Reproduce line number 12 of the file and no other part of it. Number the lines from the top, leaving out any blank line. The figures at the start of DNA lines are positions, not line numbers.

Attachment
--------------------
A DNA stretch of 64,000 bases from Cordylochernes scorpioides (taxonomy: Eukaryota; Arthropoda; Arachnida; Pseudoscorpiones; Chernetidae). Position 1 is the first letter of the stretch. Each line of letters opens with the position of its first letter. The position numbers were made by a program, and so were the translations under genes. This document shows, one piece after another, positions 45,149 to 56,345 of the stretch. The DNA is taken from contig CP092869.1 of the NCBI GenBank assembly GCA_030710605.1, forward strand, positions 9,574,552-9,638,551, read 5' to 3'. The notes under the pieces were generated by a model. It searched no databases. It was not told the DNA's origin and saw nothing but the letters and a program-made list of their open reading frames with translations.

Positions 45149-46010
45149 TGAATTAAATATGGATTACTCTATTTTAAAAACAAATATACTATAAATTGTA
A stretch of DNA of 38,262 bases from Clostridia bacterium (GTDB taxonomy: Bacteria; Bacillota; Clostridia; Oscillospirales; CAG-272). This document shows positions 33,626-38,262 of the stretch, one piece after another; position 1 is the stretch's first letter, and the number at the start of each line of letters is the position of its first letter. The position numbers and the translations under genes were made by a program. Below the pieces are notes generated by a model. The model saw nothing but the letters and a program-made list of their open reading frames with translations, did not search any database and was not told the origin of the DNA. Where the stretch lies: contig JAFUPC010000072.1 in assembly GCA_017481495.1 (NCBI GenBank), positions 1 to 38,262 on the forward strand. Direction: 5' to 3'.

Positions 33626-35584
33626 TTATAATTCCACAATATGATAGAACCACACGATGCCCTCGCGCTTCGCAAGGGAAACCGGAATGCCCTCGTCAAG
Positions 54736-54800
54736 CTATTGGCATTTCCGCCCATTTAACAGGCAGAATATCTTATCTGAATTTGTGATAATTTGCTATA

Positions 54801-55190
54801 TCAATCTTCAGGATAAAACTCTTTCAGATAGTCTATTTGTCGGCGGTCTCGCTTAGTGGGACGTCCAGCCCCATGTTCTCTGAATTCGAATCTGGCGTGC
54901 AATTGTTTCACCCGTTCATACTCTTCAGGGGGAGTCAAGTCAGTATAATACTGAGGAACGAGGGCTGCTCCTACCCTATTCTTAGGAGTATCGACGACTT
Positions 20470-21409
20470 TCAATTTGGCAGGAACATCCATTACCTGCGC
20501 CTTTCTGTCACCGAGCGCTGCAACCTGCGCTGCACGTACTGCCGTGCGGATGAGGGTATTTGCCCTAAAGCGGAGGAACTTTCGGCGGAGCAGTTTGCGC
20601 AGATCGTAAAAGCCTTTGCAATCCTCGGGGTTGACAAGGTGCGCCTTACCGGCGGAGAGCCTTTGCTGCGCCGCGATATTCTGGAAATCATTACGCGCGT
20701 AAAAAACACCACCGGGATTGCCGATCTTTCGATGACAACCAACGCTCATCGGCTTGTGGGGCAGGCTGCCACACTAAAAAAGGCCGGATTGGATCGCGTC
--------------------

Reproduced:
Positions 20470-21409